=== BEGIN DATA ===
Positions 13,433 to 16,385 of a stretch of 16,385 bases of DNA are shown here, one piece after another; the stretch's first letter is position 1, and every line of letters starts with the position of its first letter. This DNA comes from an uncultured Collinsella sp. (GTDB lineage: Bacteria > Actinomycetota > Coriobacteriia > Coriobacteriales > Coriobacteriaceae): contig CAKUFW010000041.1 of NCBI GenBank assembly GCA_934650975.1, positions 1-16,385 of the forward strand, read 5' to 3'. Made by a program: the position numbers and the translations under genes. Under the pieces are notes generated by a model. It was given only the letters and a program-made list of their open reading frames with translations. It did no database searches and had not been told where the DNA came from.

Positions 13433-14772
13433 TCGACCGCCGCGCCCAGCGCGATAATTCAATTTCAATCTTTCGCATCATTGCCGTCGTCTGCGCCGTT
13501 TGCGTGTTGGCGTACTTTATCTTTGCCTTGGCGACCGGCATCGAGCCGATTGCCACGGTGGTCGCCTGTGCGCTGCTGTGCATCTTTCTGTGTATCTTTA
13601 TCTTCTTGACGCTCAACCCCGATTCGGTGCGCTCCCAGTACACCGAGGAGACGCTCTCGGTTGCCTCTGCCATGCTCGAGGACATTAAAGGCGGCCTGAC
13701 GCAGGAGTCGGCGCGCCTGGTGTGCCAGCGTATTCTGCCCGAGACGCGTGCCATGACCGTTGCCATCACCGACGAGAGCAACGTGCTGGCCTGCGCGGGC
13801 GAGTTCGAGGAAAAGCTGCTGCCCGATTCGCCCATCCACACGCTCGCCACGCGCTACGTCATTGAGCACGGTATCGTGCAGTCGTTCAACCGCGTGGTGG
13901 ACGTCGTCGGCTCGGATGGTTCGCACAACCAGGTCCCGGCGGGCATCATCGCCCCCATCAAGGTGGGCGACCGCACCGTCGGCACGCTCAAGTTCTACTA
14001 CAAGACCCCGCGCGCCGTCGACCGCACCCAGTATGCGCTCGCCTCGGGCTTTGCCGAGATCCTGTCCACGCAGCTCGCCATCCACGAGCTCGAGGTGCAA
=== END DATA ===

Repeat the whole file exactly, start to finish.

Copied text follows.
Positions 13,433 to 16,385 of a stretch of 16,385 bases of DNA are shown here, one piece after another; the stretch's first letter is position 1, and every line of letters starts with the position of its first letter. This DNA comes from an uncultured Collinsella sp. (GTDB lineage: Bacteria > Actinomycetota > Coriobacteriia > Coriobacteriales > Coriobacteriaceae): contig CAKUFW010000041.1 of NCBI GenBank assembly GCA_934650975.1, positions 1-16,385 of the forward strand, read 5' to 3'. Made by a program: the position numbers and the translations under genes. Under the pieces are notes generated by a model. It was given only the letters and a program-made list of their open reading frames with translations. It did no database searches and had not been told where the DNA came from.

Positions 13433-14772
13433 TCGACCGCCGCGCCCAGCGCGATAATTCAATTTCAATCTTTCGCATCATTGCCGTCGTCTGCGCCGTT
13501 TGCGTGTTGGCGTACTTTATCTTTGCCTTGGCGACCGGCATCGAGCCGATTGCCACGGTGGTCGCCTGTGCGCTGCTGTGCATCTTTCTGTGTATCTTTA
13601 TCTTCTTGACGCTCAACCCCGATTCGGTGCGCTCCCAGTACACCGAGGAGACGCTCTCGGTTGCCTCTGCCATGCTCGAGGACATTAAAGGCGGCCTGAC
13701 GCAGGAGTCGGCGCGCCTGGTGTGCCAGCGTATTCTGCCCGAGACGCGTGCCATGACCGTTGCCATCACCGACGAGAGCAACGTGCTGGCCTGCGCGGGC
13801 GAGTTCGAGGAAAAGCTGCTGCCCGATTCGCCCATCCACACGCTCGCCACGCGCTACGTCATTGAGCACGGTATCGTGCAGTCGTTCAACCGCGTGGTGG
13901 ACGTCGTCGGCTCGGATGGTTCGCACAACCAGGTCCCGGCGGGCATCATCGCCCCCATCAAGGTGGGCGACCGCACCGTCGGCACGCTCAAGTTCTACTA
14001 CAAGACCCCGCGCGCCGTCGACCGCACCCAGTATGCGCTCGCCTCGGGCTTTGCCGAGATCCTGTCCACGCAGCTCGCCATCCACGAGCTCGAGGTGCAA